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"A Day in Her Hijab" offers chance to experience life in a headscarf



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(From left to right) Sophmore, Liyana yazid, Freshman Amirah Malek and Junior Nurul Huda Zal reconnect at the Eid Party held by the Muslim Student Association Monday. Muslim women around the world choose to wear a hijab every day, and this Saturday all women are invited by some Muslim women to wear a head scarf in solidarity.  Deonna Weatherly Buy Photos

Women of all religions will have a chance this Saturday to show solidarity with friends and neighbors who choose to wear a head covering.

Those who do not wear a hijab in their daily lives are being encouraged through a Facebook event, “A Day in Her Hijab,” to put one on to understand the experiences of their Muslim peers who choose to practice this show of modesty.

The idea has made its rounds to IU and its Muslim community through social media.

“I think wearing a hijab is a much bigger statement than wearing a safety pin,” said Jenan Matari , the Facebook event’s creator, in a Facebook message. “It really throws you into glimpse of the daily experiences of a Muslim woman. What better way to experience life as a Muslim woman than to go out in public in hijab and record your experiences/how it made you feel?”

The hijab is a headscarf worn by Muslim women to display modesty in accordance with their interpretation of Islam. It is usually accompanied by modest clothing as well. Americans sometimes associate the article of clothing with oppression, but most Muslims usually do not consider this to be the case for themselves.

IU senior Fariha Hossain, who chooses to wear a hijab, said she wants to share the event on Facebook to encourage more people to participate.

it is not offensive for non-Muslims to wear a head covering on Saturday to try to experience what others deal with every day, she said.

She has friends who often want to try on a hijab if they find it in her room. Sometimes they are afraid it might be inappropriate for them, but Hossain encourages them to try it.

“It’s literally just a piece of cloth,” Hossain said. “It’s a really supportive and open-minded idea.”

Matari created and shared the Facebook event to help others better understand the community.

The safety pin was worn by many people after the election as a way to show support and acceptance of groups that are afraid of statements President-elect Donald Trump has made against them.

Matari said she believes wearing a hijab is a better way for people to show solidarity with minorities and learn to be a better ally.

Hossain wears a hijab every day and has since she was a junior in high school. For her, it is a sign of both modesty and her trust in God.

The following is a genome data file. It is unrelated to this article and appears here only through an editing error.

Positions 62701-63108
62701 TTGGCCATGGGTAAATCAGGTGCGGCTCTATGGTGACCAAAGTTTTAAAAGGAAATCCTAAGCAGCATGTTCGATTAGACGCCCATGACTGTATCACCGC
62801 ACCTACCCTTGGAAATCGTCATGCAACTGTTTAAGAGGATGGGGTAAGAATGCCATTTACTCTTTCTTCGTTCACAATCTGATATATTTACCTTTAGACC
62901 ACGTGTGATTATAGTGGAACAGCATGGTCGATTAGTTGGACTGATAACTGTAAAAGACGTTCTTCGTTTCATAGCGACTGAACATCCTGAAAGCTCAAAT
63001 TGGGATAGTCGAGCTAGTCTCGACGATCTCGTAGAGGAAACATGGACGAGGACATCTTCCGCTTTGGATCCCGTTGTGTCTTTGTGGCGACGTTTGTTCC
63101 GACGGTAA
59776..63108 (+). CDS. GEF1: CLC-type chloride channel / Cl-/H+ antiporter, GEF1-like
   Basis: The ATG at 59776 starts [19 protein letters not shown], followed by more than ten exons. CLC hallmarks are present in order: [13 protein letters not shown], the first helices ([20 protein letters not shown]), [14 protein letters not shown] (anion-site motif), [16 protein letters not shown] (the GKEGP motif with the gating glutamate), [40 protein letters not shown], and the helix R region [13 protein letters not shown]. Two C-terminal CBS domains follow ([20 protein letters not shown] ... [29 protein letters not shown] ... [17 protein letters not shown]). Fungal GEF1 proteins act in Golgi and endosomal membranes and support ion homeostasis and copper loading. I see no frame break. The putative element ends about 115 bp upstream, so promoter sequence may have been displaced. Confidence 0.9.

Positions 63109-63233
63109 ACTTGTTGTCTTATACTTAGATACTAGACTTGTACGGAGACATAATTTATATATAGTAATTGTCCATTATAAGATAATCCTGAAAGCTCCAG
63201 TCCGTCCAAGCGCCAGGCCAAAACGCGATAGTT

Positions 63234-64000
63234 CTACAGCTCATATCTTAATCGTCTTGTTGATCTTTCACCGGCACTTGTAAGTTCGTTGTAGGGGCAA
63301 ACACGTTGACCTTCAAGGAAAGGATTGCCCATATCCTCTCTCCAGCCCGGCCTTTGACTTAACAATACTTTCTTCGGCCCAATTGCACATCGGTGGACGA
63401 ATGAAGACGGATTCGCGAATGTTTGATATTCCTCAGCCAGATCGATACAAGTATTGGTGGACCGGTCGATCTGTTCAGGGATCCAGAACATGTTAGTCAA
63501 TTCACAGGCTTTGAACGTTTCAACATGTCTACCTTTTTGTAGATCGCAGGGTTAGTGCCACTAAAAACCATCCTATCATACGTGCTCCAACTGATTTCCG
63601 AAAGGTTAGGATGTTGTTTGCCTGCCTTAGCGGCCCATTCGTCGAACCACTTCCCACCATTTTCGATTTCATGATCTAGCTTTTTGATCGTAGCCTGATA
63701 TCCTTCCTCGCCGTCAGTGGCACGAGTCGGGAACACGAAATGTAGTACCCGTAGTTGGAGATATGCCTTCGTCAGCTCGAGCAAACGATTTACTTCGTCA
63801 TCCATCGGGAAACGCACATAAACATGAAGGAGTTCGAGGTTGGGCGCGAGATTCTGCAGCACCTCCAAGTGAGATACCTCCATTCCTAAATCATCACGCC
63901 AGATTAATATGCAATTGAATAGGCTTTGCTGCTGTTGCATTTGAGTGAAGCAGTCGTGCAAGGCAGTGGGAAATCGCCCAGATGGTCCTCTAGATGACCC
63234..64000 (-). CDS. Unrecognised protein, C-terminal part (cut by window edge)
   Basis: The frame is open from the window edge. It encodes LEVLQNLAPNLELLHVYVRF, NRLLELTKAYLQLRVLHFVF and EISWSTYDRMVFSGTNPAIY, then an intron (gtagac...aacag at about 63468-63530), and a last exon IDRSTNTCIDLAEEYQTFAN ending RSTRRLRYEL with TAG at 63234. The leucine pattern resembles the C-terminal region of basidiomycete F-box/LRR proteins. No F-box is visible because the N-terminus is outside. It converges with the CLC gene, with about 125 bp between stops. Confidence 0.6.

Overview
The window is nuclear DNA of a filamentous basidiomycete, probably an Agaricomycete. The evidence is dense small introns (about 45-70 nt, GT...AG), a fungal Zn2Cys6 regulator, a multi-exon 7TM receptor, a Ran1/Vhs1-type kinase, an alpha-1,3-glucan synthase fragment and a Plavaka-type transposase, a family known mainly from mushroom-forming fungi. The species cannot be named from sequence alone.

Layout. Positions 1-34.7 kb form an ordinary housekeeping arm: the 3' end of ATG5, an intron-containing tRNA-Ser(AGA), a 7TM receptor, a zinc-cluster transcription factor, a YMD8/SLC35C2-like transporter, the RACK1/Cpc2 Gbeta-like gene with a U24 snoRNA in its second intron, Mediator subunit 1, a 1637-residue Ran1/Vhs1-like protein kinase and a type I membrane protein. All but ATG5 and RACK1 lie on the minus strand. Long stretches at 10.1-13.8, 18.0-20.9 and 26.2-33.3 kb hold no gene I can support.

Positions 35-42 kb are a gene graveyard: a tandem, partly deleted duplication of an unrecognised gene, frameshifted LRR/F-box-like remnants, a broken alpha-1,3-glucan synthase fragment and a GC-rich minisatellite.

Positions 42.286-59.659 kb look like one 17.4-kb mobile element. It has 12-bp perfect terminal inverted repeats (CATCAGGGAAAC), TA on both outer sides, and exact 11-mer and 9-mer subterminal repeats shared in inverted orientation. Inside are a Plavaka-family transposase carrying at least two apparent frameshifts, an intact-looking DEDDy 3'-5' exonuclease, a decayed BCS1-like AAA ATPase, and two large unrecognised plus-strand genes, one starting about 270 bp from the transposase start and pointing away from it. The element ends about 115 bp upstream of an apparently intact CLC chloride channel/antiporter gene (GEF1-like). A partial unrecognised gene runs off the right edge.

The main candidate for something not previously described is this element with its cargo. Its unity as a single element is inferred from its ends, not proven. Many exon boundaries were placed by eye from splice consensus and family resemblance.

Hossain said she originally began to consider wearing the hijab at her Muslim Youth of North America camp where she was very involved as a teen.

“There are some people in my life that assumed my parents forced me to do it, but they’ve never mentioned it,” Hossain said.

Since the election, Hossain said the reaction from her friends has been mostly positive, and many show concern for her well-being.

“People who aren’t Muslim reach out to me,” Hossain said. “They want to be there as much as they can.”

Sophomore Iman Mahoui, who said she has worn a hijab for five years, has found her headscarf helps her connect with others post-election.

The day after Trump was elected, Mahoui went to Starbucks and talked to a barista who often works when she goes.

She said he was able to relate to her because he is gay, and he gave her a free drink as a sign of compassion.

Mahoui said she liked that her hijab helped her stand out in a positive way.

“Both of us have felt, as minorities in America, this political hurt in our society,” Mahoui said.

Mahoui said she is proud of her religion and the way she dresses. Some people believe it is a sign of oppression, but more often than not, it is the choice of each individual woman.

“Just talk to a hijabi,” Mahoui said. “Do they sound oppressed? Most of the time, it empowers us.”

She thinks wearing a hijab for a day will help more people understand the self-consciousness that can sometimes accompany it, she said.

It may also encourage those who participate to start conversations with their friends who might not know about the event.

“It’s an amazing form of sharing information, sharing knowledge, sharing compassion,” Mahoui said.

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